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General Awareness topic - Time is ticking before we resolve magnitude of water crisis
Time is ticking before we resolve magnitude of water crisis
India’s population is growing by leaps and bounds by the day, and it is putting immense pressure on the country’s natural resources, in particular water. Out of 1.2 billion people in India, close to 128 million Indians do not have access to safe drinking water. Most of the water sources are contaminated by agricultural runoff and sewage, and close to 21 percent of communicable diseases in India are related to the consumption of unsafe water.
One of the problems that India faces is the lack of long-term availability of sustainable water resources. Most of the underground water, which is known to be a replenishable source of water, goes into the irrigation system, particularly for the production of grains. Since most of the water is used for agricultural purposes, the quantity left for direct human consumption is extremely little.
Given the climate conditions in India, with many cities facing droughts, time is ticking for the government to come up with policies to end water scarcity and resolve water crisis in India once and for all.
Water crisis in India has largely been attributed to poor governmental planning, increased corporate privatization and corruption in government agencies. In addition, if no action is taken today, water scarcity is expected to become a leading cause of national conflict, somewhat similar to what India is facing with its neighboring countries, including Bangladesh, with regard to the Teesta River.
By 2050, India’s population is expected to grow to 1.6 billion. And if we are unable to solve the present water crisis, we will surely be doomed in years to come.
To obtain water for farming, Indian farmers are digging deeper into the ground every year. Sadly, Indians are tapping the groundwater faster than the earth can replenish it. In fact, studies have shown that Indians are digging wells so fast that they are hitting deposits that were formed during the era of dinosaurs.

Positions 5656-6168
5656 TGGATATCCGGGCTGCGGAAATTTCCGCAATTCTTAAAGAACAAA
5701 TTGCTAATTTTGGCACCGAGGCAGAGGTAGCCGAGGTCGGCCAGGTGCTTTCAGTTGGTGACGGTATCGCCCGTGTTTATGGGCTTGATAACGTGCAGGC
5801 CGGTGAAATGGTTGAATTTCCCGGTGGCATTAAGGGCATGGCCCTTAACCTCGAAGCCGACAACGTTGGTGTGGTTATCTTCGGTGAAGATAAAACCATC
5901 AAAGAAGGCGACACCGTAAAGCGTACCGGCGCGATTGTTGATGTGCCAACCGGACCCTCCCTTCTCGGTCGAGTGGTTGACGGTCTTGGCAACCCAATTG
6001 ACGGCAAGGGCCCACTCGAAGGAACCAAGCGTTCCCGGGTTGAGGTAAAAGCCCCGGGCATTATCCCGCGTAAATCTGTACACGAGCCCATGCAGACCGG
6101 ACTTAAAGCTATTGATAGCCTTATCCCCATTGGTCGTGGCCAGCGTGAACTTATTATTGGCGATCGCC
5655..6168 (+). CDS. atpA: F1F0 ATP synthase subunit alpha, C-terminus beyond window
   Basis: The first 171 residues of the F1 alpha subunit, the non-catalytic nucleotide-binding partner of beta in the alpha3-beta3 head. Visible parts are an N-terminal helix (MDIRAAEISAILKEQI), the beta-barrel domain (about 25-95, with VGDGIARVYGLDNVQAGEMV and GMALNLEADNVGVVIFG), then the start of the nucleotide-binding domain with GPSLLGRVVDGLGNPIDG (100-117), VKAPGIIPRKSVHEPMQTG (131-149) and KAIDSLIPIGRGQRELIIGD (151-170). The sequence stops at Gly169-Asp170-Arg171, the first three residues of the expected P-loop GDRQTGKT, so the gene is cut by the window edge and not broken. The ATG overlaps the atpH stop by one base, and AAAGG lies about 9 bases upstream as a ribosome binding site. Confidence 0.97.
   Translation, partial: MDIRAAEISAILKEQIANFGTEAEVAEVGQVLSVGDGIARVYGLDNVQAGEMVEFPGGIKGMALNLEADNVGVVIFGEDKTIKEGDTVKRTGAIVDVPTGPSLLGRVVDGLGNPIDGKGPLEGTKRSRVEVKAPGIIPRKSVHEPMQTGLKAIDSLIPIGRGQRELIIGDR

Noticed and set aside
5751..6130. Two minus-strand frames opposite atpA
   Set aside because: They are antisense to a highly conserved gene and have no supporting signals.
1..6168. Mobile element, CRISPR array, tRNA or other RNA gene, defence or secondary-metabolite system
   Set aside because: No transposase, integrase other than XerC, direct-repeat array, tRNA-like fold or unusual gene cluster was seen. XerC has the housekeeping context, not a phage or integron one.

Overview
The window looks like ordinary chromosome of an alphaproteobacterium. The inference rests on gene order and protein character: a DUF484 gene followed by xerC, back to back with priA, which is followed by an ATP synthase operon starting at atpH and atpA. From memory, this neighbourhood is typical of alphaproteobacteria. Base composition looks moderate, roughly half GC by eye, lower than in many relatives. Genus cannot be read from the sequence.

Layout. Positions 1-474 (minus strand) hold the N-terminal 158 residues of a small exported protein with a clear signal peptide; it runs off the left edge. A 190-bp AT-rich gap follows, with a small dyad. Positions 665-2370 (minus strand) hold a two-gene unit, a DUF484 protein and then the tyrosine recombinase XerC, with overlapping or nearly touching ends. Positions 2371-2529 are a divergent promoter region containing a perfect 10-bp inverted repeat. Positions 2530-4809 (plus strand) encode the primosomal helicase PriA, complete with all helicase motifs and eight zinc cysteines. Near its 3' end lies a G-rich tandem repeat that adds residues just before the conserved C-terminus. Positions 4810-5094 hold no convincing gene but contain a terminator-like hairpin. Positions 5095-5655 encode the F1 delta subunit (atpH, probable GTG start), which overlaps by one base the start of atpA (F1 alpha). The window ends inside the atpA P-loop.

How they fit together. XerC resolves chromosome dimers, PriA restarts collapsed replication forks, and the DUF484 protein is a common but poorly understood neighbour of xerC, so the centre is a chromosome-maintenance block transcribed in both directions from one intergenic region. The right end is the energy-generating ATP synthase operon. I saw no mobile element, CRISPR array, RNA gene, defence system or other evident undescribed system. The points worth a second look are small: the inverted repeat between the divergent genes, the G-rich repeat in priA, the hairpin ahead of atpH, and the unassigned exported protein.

According to Indian surveyors, close to 25 percent of the geographic blocks in the country are being overexploited. Twenty years ago, only 250 geographic blocks fell into this category, but today, the number has risen to more than 1,000.
To protect and conserve water in India, the government has to place restrictions on who can pump groundwater and how much can be pumped at any one time. In addition, the spread of discounted electricity rates in rural areas and the proliferation of electric pumps have worsened the situation, by allowing farmers to squeeze out more water from the ground than what was possible by hand a decade ago. To ensure that the rural population utilizes water resources in a sustainable manner, the government has put a limit on the discounts for electricity for the poor.
In the short run, placing restrictions on the usage of water and limiting government discounts may seem detrimental to politicians, who are trying hard to get votes for the 2014 elections, but in the long run, it will benefit the entire country.
Time is ticking fast and the longer the government takes to place restrictions on the usage of water resources, the shorter the life span of the country becomes. With global warming on the rise, it has become even more difficult to preserve our natural resources. So, it is time for the citizens of India to use water wisely and for the government to protect the valuable resource at any cost.